Ken Clarke – 2009 Conservative Party Conference Speech


Below is the text of the speech made by Ken Clarke on 6th October 2009 at the 2009 Conservative Party Conference.

I have done this a few times before – and I still enjoy it. Those who have followed my political career from afar and those who know me well will probably agree that I am not one of nature’s pessimists. I am trying to delay becoming a grumpy old man. I am also a realist.

And it is the realist in me that says we are set to take over the biggest mess that a Conservative Party has ever inherited from a Labour government.

It is amazingly true that Labour always winds up leaving behind an economic disaster. It has happened every time since the war. But this is far, far worse. It’s worse even than Margaret was confronted with in 1979.

So yet again it is our duty to repair the damage after those years of recklessness, and prepare the UK for a better future.

A lot of that work is economic. Above all the sound management of the public finances, which George and Philip spoke about this morning.

No-one believes Alistair Darling when he talks of halving the public debt in four years.

Gordon Brown wants to introduce a new law to make it illegal for Alistair to be as irresponsible as he, Gordon Brown was when he was Chancellor. What useless gesture politics.

Past sinners promise that they will be prosecuted in future if they sin again. George Osborne’s strong sensible policies on tax and spending and debt will be necessary – but will not be enough on their own.

Our debt crisis is not only the result of reckless spending. It is also the fall of tax income. A crazy financial bubble brought big fluffy tax takes into the Treasury. Gordon Brown spent it all in full – then borrowed more on top.

Now tax revenues from corporation tax to fat cat income tax have fallen off a cliff because the City, banks and business all crashed into recession.

Spending has gone up. Tax revenue has gone down. Result – colossal and mounting debt.

George has boldly and correctly declared the need for spending cuts. He also needs revenue. We need successful business to create wealth, jobs and economic growth – and profits from which to pay taxes.

I have been through more public spending rounds than most people have had hot dinners. I admire George Osborne and Philip Hammond and I completely trust them to succeed at that task. They have the hard bit of the problem. I and my team have the fun bit – getting the climate right for the best of British business to succeed again and to create the wealth and security for future generations.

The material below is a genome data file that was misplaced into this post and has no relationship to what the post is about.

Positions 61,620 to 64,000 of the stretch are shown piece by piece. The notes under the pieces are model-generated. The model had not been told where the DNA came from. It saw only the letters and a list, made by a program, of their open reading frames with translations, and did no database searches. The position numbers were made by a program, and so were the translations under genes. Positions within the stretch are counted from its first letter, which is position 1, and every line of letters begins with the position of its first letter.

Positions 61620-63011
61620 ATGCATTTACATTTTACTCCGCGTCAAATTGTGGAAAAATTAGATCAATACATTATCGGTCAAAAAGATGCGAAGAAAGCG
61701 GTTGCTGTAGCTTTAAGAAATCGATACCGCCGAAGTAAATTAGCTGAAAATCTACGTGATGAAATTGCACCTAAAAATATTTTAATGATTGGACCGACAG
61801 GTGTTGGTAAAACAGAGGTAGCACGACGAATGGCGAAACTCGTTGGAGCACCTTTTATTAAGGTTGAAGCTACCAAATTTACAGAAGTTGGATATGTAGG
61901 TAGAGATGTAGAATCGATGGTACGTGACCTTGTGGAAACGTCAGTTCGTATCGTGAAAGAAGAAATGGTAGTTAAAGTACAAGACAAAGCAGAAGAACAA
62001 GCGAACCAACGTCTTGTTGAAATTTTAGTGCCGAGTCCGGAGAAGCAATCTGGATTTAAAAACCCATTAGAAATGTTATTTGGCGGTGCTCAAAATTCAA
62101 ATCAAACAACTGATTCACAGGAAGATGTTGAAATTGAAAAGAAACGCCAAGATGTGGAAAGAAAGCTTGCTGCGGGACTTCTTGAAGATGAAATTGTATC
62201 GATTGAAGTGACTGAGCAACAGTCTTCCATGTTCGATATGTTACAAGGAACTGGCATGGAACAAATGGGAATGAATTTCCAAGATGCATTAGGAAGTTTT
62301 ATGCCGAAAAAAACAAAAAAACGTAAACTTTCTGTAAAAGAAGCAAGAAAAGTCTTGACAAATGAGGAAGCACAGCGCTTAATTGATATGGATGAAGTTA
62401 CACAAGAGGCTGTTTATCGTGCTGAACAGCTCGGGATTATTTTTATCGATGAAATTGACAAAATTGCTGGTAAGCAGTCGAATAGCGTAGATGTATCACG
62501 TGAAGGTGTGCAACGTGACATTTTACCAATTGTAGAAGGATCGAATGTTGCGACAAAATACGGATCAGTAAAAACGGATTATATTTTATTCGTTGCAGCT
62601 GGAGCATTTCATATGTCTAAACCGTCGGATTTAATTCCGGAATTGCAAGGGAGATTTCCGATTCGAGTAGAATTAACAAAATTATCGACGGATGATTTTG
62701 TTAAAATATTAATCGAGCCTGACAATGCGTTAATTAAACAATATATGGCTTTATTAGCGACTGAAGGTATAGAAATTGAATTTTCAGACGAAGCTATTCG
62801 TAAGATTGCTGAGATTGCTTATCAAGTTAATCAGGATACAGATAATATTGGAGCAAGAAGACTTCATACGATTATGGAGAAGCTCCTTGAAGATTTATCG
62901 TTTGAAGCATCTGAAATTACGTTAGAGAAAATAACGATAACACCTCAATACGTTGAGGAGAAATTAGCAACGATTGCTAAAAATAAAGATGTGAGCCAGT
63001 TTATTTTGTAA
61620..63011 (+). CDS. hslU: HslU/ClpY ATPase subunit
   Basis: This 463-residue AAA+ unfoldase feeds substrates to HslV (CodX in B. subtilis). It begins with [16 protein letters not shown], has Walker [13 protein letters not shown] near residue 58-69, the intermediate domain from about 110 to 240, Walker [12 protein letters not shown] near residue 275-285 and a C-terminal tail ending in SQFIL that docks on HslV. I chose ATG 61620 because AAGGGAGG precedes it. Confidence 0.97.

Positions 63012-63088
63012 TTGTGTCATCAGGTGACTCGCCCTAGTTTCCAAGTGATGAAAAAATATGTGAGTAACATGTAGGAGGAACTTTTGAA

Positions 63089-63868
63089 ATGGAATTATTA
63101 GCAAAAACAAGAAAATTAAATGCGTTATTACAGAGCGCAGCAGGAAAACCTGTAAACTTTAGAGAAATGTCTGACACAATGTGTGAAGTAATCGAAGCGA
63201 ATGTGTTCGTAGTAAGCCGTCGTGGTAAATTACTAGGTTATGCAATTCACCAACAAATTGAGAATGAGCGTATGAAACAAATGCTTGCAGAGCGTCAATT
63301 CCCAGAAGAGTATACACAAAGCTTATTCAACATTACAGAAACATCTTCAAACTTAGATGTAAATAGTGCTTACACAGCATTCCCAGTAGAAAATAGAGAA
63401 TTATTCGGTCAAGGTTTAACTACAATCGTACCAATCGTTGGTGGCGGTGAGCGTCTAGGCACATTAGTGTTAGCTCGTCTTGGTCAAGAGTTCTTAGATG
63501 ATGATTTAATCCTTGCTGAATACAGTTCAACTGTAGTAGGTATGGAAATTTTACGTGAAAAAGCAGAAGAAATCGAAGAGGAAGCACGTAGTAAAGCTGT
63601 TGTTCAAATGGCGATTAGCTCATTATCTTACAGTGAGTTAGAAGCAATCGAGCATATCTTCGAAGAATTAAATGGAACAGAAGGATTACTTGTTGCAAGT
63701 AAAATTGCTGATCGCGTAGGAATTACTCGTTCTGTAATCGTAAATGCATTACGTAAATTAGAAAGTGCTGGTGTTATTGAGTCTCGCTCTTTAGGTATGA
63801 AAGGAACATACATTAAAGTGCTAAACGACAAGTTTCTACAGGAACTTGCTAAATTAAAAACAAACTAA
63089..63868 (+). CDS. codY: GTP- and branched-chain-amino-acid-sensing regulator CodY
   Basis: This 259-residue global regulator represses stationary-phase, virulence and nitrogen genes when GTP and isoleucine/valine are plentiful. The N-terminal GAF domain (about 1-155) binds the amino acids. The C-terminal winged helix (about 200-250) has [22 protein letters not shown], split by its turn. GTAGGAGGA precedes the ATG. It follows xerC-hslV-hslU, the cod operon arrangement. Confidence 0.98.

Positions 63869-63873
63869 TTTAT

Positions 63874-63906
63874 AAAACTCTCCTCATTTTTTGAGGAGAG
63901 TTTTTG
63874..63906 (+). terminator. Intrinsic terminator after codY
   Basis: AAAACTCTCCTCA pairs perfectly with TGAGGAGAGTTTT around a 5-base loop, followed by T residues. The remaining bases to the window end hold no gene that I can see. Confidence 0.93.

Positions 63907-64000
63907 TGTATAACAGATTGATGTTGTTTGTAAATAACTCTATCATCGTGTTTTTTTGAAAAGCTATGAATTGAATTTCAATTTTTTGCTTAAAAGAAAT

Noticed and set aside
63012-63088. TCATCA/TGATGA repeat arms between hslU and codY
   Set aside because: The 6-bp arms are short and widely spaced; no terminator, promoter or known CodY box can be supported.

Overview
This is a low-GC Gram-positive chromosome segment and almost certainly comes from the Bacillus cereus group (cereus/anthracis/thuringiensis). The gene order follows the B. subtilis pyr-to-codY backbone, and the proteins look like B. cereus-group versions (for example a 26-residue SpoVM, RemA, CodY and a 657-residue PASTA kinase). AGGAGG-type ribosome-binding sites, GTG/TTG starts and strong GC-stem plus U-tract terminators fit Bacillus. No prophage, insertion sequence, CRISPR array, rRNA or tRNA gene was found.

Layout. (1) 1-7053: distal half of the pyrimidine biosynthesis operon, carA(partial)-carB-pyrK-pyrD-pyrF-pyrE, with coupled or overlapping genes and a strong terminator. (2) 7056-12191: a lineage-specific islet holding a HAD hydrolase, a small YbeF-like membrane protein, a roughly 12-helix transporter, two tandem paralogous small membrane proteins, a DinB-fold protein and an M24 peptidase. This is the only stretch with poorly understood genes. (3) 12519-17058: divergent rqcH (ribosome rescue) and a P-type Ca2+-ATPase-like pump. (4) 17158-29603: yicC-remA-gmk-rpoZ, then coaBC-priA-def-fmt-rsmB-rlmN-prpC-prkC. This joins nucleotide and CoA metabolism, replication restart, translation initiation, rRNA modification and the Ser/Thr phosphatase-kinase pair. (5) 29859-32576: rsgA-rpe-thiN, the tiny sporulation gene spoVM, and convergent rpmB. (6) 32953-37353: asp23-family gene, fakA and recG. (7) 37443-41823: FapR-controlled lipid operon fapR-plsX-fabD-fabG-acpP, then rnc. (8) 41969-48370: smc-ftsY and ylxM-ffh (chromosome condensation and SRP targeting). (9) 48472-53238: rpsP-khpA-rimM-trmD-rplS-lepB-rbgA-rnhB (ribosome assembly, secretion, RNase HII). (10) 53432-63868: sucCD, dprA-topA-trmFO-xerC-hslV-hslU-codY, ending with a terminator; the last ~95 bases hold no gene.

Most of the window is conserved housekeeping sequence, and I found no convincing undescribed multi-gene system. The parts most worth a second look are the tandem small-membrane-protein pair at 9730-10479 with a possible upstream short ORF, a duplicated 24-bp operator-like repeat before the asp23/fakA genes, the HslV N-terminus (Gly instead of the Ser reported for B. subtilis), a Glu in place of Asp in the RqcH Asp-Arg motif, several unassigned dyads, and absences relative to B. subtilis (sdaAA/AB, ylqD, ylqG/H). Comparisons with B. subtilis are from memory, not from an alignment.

New Labour has been a burden and a handicap on business that we can no longer afford. The world of New Labour is more bureaucratic than anything we have ever known. An over-powerful executive, bigger government, an ungovernable bureaucracy. We all feel it in our daily lives. Businesses, in particular small businesses, face far more than their fair share of it.

How much does it cost? Estimates vary. Everyone agrees it is a great and still growing burden. For our entrepreneurs it is not just money, it is wasted time.

The Federation of Small Businesses says its members now spend on average seven hours a week on official form-filling and red tape of one kind or another. The people who run the health service, education and the police would tell you the same.

To get Britain back in business, the excessive regulation that businesses – and the great public services – face has to be swept away. Managers should not have to deal with excessive regulations, countless government quangos and too many inspectors of one kind or another, when they ought to be getting on with making their businesses survive and grow, their public services improve and creating new secure jobs .


The instinctive dislike that we Conservatives feel for excessive bureaucracy is anathema to Labour. One thing New Labour never lost was the idea that the gentleman in Whitehall knows best. Socialists thought, and New Labour still thinks, that politics and government have the answer to everything. They can’t hold themselves back from wishing to have a policy on this, an initiative on that, a public protection intervention of one sort or another. Whenever we have a Labour government, government just gets bigger.

I don’t think any of this regulation, bureaucracy or legalism was ever introduced for malicious motives. The well-meaning nanny state is at the very heart of this system. A sort of puritan belief that everything can be so perfected that no risk of any kind is ever going to be taken. Parliament churns out legislation like a sausage machine. The tax code is twice as long and complicated as it was in my day. And British life and British business suffer.


We are publishing today a paper which was outlined earlier by John Penrose, which sets out our plans to win the battle against red tape. We need to protect the highest standards of health, safety, fair trading and honesty in business life. We are not going to lower standards. We do not need mountains of forms, thousands of non-jobs, hundreds of quangos in gleaming office blocks to achieve that. Regulations based on achieving outcomes rather than just blindly following box-ticking procedure, will actually work better.

John Penrose’s paper sets it all out. It is solid policy. It is a worthwhile read. We will introduce a system of regulatory budgets across government, that means that no new red tape will be introduced without a compensating cut in the costs and burden somewhere else. We will give each regulator and quango a ‘sunset clause’. That means they will automatically cease to exist after a set period unless they can prove their continuing usefulness. Finally, we will create a stronger and more assertive Parliament which can scrutinise new laws more effectively. We need better laws not just more laws.


This part of our policy passes my favourite test for economic policy making.

I’ve always thought that the most important job of the Business Ministry – and the Treasury come to that – is to make it easier for the small businessman in the Midlands to make his living, to produce a bit of prosperity and create some jobs. That was a guiding principle I often stated when I was Chancellor. It should be our guiding light now.